Sunday, August 19, 2007

Family Secrets

We celebrated my mother's 85th birthday yesterday. I joined my two sisters, my two daughters, my eldest sister's husband and family friends at what in medieval times would definitely have been called a 'groaning table'. Beneath the weight of trying to appeal to the tastes and traditions of everyone seated around the table, my eldest sister put together an amazing repast that left us all groaning when we finally pushed back our chairs and capitulated with a resounding, 'enough'.

If there had been a wheelchair present, I probably would have used it to roll my way out the door. I did think about throwing my body to the ground and using the slight downhill slant of my sister's front yard to propel me to my car, but instead, waddled down the steps, and maneuvered my way into the vehicle without too much discomfort -- though I did have to push my seat back a bit so my bulging stomach didn't hit against the steering wheel -- just kidding!

I am the final note in a quartet of children born after WW2. Quintessential baby-boomers, my siblings and I entered this world before the 50s gave way to the rock n' roll era of the 60s. Music defined our lives. My father had an enormous record collection -- over 2,000 LPs. We all loved music.

My sisters and I were forced to study accordion (my deepest darkest secret). I hated it. Loved the piano but, could never overcome my father's insistence I capitulate to his will. His favourite response to my entreaties to drop the accordion was, "You can't take a piano to a party." I'd reply that I wouldn't be caught dead taking my accordion to a party, but it didn't matter. I still had to play at home when guests would frequently gather and refrains of 'let us entertain you' were served up with after-dinner libations.

Which is why I need to apologize to my eldest daughter this morning, once again. In the enthusiasm of the moment, I forget my own experience. Whenever we gather around a table, the past comes whipping out from somewhere behind me in its strident voice that calls out to Alexis, "Honey, are you going to sing for your Nana?"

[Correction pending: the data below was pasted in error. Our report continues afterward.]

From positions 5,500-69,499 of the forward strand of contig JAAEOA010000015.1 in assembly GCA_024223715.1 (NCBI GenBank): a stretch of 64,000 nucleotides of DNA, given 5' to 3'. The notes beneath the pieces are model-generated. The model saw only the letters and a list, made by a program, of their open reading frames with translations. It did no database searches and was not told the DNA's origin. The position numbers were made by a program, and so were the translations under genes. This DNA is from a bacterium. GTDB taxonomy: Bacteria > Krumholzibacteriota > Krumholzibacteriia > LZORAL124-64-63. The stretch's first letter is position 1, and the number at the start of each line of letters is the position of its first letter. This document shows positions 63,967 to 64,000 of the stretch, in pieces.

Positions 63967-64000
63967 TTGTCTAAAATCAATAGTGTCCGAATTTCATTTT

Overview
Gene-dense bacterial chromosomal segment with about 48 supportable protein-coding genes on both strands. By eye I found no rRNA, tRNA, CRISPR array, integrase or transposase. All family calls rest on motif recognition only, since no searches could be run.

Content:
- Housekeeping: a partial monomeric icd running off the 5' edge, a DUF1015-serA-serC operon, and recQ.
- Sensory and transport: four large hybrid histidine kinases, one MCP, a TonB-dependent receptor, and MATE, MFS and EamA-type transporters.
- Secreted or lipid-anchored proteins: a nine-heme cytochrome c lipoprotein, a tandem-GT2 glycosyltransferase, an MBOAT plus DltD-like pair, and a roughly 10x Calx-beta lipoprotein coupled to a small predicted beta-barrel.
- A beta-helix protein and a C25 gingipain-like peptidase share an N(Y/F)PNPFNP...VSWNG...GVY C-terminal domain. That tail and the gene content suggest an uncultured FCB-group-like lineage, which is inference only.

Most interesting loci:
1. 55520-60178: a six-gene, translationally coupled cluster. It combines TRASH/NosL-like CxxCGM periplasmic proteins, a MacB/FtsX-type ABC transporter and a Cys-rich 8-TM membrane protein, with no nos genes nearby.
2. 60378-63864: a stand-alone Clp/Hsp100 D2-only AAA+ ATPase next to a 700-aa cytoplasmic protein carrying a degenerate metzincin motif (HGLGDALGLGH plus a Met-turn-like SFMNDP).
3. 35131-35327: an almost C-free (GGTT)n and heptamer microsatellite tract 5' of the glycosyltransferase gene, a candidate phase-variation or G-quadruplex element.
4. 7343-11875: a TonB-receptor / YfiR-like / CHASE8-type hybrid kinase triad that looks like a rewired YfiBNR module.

Given her physical resemblance to me, her facial expression is probably a mirror of mine when long ago, my father would insist I lug my accordion into the middle of the living room floor and entertain the guests. If there's any saving grace, my daughter is a gifted singer, loves to sing, and loves her Nana enough that she graciously capitulates with a couple of tunes and nary a hissed, "Mother!"

Like my sisters and me, my brother also loved music. He attempted to play almost every instrument, none of them well I might add, and in the end, his tone deaf ears relegated him to spinning vinyl platters where soppy lyrics were interspersed with the dobopdidoops and dowahwahs of an era marked by man's first steps on the moon, and the fear of The Bay of Pigs decimating our world with more than just the good fat, bad fat debates prevalent today.

My brother loved the music of the 60s. Knew every word to every song. The artists, their pedigree, their stories. He often complained about the jarring turbulence of acid rock blaring its cacophony of discordant notes underpinning harsh and violent lyrics that made no sense to his poetic soul. He sure did love his unrequited loves of lyrical fame, though. Sadly, life imitated art when, like the tragic heroes of one of my brother's favourite songs, he and his wife died in a car accident ten years ago, a year and a half after my father passed away of a massive heart attack.

For my mother, the loss of her husband at 73 was a grief she was just starting to come to grips with when the call came of the fatal accident that tore apart her heart and broke her life to pieces. The loss of her only son has been a devastating blow. A wound that will not heal. A rumbling discord jarring the melancholy passing of her days.

My mother is a very sweet woman. Kind, caring, she can never do enough for someone, can never give enough, never be enough to make someone else feel better. She likes to give and has difficulty receiving. Receiving means taking. My mother doesn't believe in taking anything from anyone.

In the story of our lives, my mother and I have seldom been on the same page of living. My rebellious nature, inquisitive mind and insistence that I do it for myself have always disrupted her peace of mind, rankling the edges of her fear she is not a good enough mother. It's left the both of us at opposite ends of the family dynamic.

I've often felt outside my family. Not because they put me there -- Mostly, it's my nature. The curious blend of wonder and analytical spirit that places me as a scientific voyeur looking in watching the weird and wacky antics of a zoology project that I can't make sense of. -- Not saying my family's weird. Okay, I am. We're weird. Like most families, we've got our moments. Some Richter scale worthy. Most, just the normal ebb and flow of blood relations joined in a chromosomal dance of life eternal, bumping into the nuances of individual DNA strands trying to unravel what makes sense within their own little corner of the familial map.